of the week

A few weeks ago, I wrote the story behind When You Say Nothing At All, which clearly speaks volumes. That analogy could certain apply to this week’s story, which doesn’t really have a story.

Liverpool has given us some brilliant songwriters and Ian Broudie is no exception. He was born in August 1958 and his music career really began with the post-punk band Big in Japan in the late-70s. He immediately began producing acts like Echo & the Bunnymen, The Icicle Works and The Fall in the 80s. In 1985, he formed a new wave duo with vocalist Paul Simpson called Care and charted one hit called Flaming Sword. In 1989, in order to have an outlet for his own recorded material, he began using the name The Lightning Seeds, a name he took from mishearing a Prince lyric, and released his first single, Pure which reached number 16.

As well as continuing to record solo under the Lightning Seeds moniker, he additionally lend his production skills to Northside, The Wedding Present, Dodgy, Alison Moyet and Sleeper.  During the 90s, he racked up 15 UK hits including The Life of Riley, which was written for his son, Change, Marvellous, Lucky You and two versions of the chart-topping Three Lions. For live appearances, he created a touring band.

This week’s song is the 1997, number 12 hit Sugar Coated Iceberg, which, at the time, many suspected it was written about drugs, but Broudie said very little about, much like Colin Angus did about Ebeneezer Goode.

Not happy just to accept the rumour of what the song was about, I contacted Ian to ask him for the story. His initial reply was, “I’m really surprised that of the songs I’ve written you want to write about that one …is there a particular reason?” Having explained that it was a suggestion for my Single of the Week feature I awaited a reply. After a couple of days he came back to me and said, “Sorry but I have no insight or information I want to give on that tune… it’s pretty self-evident what it’s about.” Therefore, it seems that the rumours must have been true. For those not yet realising, it seems likely that it was about drugs especially with lines like, ‘I’m sinking deep, I’m going under that sugar coated iceberg tastes so sweet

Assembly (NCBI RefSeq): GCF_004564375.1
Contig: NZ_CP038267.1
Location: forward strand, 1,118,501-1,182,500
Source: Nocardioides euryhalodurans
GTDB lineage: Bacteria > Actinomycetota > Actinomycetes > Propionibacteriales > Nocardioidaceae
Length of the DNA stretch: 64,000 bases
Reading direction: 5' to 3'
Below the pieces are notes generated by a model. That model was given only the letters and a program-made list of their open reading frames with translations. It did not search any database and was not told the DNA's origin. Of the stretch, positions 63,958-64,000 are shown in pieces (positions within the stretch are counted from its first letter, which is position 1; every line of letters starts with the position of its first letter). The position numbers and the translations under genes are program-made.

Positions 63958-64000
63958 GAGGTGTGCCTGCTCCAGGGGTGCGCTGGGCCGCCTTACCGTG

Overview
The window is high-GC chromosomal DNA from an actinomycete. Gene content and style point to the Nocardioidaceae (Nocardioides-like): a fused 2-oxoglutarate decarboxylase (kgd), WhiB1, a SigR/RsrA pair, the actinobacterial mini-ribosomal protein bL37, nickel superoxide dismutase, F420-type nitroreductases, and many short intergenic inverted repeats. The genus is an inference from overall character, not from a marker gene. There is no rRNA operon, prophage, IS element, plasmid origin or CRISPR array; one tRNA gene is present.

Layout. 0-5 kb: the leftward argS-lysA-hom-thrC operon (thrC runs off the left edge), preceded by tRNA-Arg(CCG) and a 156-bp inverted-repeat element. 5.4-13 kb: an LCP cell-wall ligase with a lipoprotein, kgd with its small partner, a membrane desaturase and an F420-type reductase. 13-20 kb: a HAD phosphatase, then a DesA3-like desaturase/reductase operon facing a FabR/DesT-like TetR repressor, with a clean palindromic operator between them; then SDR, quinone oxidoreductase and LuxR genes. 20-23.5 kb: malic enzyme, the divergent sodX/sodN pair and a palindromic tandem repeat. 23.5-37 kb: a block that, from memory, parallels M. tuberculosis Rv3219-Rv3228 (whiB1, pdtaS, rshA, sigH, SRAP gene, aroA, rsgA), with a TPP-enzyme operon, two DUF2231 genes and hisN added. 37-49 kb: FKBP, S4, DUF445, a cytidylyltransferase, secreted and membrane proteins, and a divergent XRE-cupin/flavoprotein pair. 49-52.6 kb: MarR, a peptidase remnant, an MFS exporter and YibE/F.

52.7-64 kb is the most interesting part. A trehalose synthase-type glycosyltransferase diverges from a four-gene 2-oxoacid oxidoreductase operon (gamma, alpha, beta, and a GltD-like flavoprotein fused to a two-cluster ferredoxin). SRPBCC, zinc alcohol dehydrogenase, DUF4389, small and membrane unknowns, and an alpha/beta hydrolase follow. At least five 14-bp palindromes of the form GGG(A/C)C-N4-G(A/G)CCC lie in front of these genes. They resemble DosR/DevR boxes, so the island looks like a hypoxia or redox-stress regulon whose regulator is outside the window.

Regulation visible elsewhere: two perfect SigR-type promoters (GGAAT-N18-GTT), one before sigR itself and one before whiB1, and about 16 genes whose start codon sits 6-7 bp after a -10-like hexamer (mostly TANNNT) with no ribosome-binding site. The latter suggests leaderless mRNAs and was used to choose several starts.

until you tumble’ and  ‘Sweet and sour as gold and coal, a sugar iceberg stole my soul and hid it deep inside my heart, threw it through me like a poison dart,’ make your own mind up. He dissolved the band name in 2000.

In 2004, Broudie released an album titled Tales Told under his own name, but it didn’t have any hit singles and certainly no mention of Sugar Coated Iceberg.

He reformed the band in 2006 this time with a line-up comprising guitar Martyn Campbell, keyboard player Angie Pollack and Ian’s son Riley on guitar and in 2009 released the album Four Winds. In 2016, he added Abi Harding on saxophone and Jim Sharrock on drums.

Production continues into the 21st century where he has lent his hand to The Coral, The Zutons, The Rifles, The Subways, Miles Kane and the French rock band Noir Desir.

All I can say is that Sugar Coated Iceberg is a very melodic power-pop anthem. It opens with the line, ‘I don’t care what songs you sing or how you think up all those pointless things’ which sounds very Motown-like and as Robin Murray put it in a feature on, ‘it pays homage to Berry Gordy’s home of the hits, but done in such an impish, gleeful, exuberant way it grabs a character all of its own.’